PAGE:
"Storage virtualization" is too broad a term for practical use. You have to look closer at specific implementations and features.
By Harald Skardal
Storage virtualization is one of the biggest trends and new product categories in storage management. The Storage Networking Industry Association (SNIA) Technical Council (TC) has led an effort within SNIA to clarify terms, determine how virtualization impacts storage and system management and how it affects interoperability, and map out SNIA programs to support and drive the different forms of storage virtualization and management.
The initial focus of the SNIA effort is to build a consistent and unambiguous set of terms and definitions for the different sub areas and methods of storage virtualization.
Different forms of storage virtualization have been around for a long time. Logical volume management systems have been used to create virtual block containers that provide increased read/write performance, simplified management, and increased capacity. Disk virtualization was used in MS-DOS to take advantage of increase RAM space. Virtual memory provided separation between the physical resources of the computer and the application for simplified software development.
Storage virtualization has emerged over the last few years as a separate product category that is a subset of storage management. Increasingly, IT organizations need to manage storage as a single, pooled enterprise-wide resource. The goal is to manage storage as one physically aggregated, but logically integrated, IT resource.
Legacy and new equipment from the same or different vendors creates a fragmented storage landscape. One major purpose of storage virtualization products is to provide a consolidated view of the storage resources to improve utilization.
However, one of the problems with the term is that vendors with very different product capabilities all claim to be doing storage virtualization. Capabilities range from creating virtual pools of distributed storage for consolidated management to "virtual tape" products for fast backup and restore using disk arrays, virtual disk in solid-state memory, and virtualized disk on tape devices. In fact, functions such as RAID, striping, and file systems are also applications of storage virtualization.
This implies that the words "storage virtualization" are of little value in terms of describing specific products or features that can be compared as "apples to apples." Therefore, the SNIA TC is developing a set of more-detailed terms that apply to specific functions.
The following definition is taken from the SNIA Dictionary of Storage Networking Terminology:
VirtualizationProviding useful abstractions by integrating one or more target services or functions with additional functionality. Typically, virtualization involves one or more of the following: hiding complexity, adding or integrating new functionality, or emulating, aggregating, or dividing existing services. Virtualization is applied to one or more entities that may be resources or services or both. Examples of virtualization are the aggregation of multiple instances of a service into one virtualized service, or adding security to an otherwise insecure service.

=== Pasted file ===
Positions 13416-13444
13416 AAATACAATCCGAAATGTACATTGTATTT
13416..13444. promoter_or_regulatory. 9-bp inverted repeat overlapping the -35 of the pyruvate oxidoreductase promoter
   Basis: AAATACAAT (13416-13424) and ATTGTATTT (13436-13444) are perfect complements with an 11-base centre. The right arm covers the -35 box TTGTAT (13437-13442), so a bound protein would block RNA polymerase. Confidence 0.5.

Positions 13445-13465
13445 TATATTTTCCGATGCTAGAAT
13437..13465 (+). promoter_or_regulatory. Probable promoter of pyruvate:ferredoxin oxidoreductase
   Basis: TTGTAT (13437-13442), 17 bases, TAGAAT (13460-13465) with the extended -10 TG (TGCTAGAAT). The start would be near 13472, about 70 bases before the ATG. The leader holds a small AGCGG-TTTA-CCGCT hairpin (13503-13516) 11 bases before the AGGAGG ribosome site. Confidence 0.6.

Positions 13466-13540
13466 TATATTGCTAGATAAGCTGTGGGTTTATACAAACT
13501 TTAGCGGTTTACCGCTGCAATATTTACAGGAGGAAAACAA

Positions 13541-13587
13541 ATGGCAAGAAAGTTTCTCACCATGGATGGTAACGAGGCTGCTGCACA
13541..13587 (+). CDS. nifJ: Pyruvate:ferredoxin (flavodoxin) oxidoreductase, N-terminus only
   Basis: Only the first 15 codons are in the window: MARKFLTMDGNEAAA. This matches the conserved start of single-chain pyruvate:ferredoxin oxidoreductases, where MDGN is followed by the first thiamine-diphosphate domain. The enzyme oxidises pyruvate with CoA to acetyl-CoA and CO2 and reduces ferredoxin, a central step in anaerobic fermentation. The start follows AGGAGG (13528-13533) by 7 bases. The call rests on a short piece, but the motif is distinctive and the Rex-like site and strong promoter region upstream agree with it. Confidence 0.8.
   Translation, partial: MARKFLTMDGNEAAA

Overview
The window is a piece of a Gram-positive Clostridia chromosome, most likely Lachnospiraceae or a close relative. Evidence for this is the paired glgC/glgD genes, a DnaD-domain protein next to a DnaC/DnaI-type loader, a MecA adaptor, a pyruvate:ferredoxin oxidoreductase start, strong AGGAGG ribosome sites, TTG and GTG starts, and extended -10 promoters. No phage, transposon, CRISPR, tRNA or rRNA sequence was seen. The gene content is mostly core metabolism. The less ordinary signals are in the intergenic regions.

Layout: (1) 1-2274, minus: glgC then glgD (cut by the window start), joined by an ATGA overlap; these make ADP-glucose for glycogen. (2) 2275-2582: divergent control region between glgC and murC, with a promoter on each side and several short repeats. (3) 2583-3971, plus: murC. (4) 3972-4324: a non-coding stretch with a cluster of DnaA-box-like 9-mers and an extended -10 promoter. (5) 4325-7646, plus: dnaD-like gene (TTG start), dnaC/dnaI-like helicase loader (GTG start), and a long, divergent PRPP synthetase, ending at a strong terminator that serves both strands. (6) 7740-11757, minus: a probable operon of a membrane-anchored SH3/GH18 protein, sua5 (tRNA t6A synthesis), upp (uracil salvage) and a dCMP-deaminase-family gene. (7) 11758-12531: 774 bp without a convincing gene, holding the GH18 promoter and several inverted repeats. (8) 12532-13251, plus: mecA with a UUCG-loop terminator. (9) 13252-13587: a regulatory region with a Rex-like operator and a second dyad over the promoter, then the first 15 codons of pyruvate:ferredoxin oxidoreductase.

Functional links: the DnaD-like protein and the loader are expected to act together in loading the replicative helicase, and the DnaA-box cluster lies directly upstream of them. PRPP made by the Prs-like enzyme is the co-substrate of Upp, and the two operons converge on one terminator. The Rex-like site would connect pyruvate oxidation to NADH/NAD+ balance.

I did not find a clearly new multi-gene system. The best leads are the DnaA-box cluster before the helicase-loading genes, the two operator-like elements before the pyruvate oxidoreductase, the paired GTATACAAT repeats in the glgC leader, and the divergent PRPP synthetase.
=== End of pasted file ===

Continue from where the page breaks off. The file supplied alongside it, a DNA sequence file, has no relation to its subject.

This definition is not very specific and does not give end users much help when comparing products or features. As such, this definition should only be used to describe a broad category of technologies and products. Virtualization is an abstract technique that can be applied in almost any area and at any level of the storage stack: file system, file, block, host, network, device, etc.
We conclude that storage virtualization is not a specific product feature that can be captured in a single check-off box. More detailed terms are required in order to compare specific features and feature classes.
What, where, and how
Another complicating factor is that the term "X virtualization" is used to describe three very different aspects of virtualization in storage: what is created, where the virtualization is done (e.g., host, network, or subsystem device), and how it is done (e.g., in-band or out-of-band). The figure shows a taxonomy of the most common terms that cover the broad area of storage virtualization.
What is created Block virtualization creates virtual blocks. Examples include the creation of virtual block devices from file-system objects, or the creation of a block service from RAM.
Disk virtualization produces virtual disks, or SCSI logical unit numbers (LUNs). The underlying target service can be RAM, tape drives/libraries, or other disk drives. An example would be using RAM to create a virtual disk device (e.g., SMARTDSK in MS-DOS).